You might have noticed Kathryn Newton playing a young Colby Chandler on a couple of episodes of the ABC soap opera All My Children.
You might have caught her in the role of Louise Brooks on Gary Unmarried, the CBS comedy that aired from 2008-2010.
If you’ve seen the 2011 movie Bad Teacher, Newton had a prominent role as junior high diva Chase Rubin-Rossi, alongside Cameron Diaz and Justin Timberlake.
But this summer, the 15-year-old Newton would like to take a different star turn on the grandest stage in women’s golf.
Newton has been auditioning for television and movie roles since she was 4. Now she has taken the next step in her golf development by entering the 2012 U.S. Women’s Open.
“I am ready,” said Newton by phone from Studio City, Calif., where she has lived the past four years. “I was born ready.”
She was definitely born into golf. Her father, David, played two years at Platte Junior College in Nebraska, where he qualified for the National Junior College Championship (he wasn’t able to go due to lack of funds), and one year at the University of Colorado. After graduation, his Index was a plus-2 and he briefly dabbled in Florida pro-ams.
“I would win tournaments and the most you could win [as an amateur] was $200 in prizes [from the pro shop],” said David Newton.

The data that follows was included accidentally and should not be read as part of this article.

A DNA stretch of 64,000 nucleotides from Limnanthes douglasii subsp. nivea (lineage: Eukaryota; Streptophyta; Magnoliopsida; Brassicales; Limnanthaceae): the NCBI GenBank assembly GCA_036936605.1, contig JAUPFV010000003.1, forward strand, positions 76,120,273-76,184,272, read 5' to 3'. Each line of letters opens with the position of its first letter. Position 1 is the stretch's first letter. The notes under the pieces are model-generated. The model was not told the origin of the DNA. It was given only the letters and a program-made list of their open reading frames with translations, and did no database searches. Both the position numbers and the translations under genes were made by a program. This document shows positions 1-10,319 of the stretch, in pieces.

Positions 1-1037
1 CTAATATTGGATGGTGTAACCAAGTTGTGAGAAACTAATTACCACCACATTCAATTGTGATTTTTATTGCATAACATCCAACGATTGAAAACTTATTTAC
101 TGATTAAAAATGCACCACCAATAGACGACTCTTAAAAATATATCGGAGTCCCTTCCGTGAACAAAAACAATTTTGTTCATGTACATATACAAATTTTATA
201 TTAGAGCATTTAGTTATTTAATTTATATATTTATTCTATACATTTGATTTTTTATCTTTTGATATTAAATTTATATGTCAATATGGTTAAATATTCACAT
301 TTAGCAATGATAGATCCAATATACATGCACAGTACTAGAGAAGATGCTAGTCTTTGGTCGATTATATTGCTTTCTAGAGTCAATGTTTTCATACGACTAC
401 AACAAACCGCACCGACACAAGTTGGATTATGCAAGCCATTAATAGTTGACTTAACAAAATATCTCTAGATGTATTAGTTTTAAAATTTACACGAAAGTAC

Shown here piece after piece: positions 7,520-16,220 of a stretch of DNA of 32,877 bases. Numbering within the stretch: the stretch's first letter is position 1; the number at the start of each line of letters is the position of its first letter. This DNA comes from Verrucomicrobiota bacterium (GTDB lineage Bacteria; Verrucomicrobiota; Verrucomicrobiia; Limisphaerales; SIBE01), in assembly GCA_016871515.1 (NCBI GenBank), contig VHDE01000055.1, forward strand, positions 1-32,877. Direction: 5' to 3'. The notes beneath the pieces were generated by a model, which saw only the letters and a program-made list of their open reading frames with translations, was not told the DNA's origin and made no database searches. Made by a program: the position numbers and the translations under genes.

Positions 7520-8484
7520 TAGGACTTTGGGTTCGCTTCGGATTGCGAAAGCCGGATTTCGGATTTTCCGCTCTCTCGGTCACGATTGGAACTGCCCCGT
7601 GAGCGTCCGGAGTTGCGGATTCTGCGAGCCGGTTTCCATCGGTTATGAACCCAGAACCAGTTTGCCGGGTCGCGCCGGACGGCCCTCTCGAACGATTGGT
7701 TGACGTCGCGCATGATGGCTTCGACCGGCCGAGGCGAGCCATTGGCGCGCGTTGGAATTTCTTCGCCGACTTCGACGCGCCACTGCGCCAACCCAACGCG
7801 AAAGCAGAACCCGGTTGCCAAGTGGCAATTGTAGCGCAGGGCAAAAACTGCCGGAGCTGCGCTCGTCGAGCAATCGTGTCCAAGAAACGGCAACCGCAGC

David Newton first put a club in Kathryn’s hand when she was a toddler and by the time she was 8, she had fallen in love with the game. Four years ago, she broke 80 for the first time. Last fall, she starred as a freshman on the varsity at Notre Dame High in Sherman Oaks, Calif., helping the Knights to a regional title. A 79 at the individual sectional finals – she played her final five holes in one under par – put her in the state qualifier. A disappointing 95 at The Golf Club at Rancho California left Newton far off the cutline to reach the state finals.
Nevertheless, Newton’s success last fall was a motivating factor to improve. While playing a tournament in Hemet, Calif., she was paired with Jisoo Park, a semifinalist in the 2009 U.S. Women’s Amateur Public Links who is coached by 2001 U.S. Junior Amateur champion Henry Liaw. Liaw, the head pro at Morongo Golf Club and an assistant coach at Division III Redlands University, approached Newton’s parents about working with her. The timing seemed right for Kathryn to receive expert instruction.
“Her game is very raw,” said Liaw. “I just think she needs more time and exposure. [But] she has a lot of potential.”
Newton, who carries a 3.3 grade-point average, admitted that it’s tough balancing acting, academics and golf. She recently finished a series of auditions for potential television pilots, and she nearly landed a role in the recently released smash-hit movie The Hunger Games.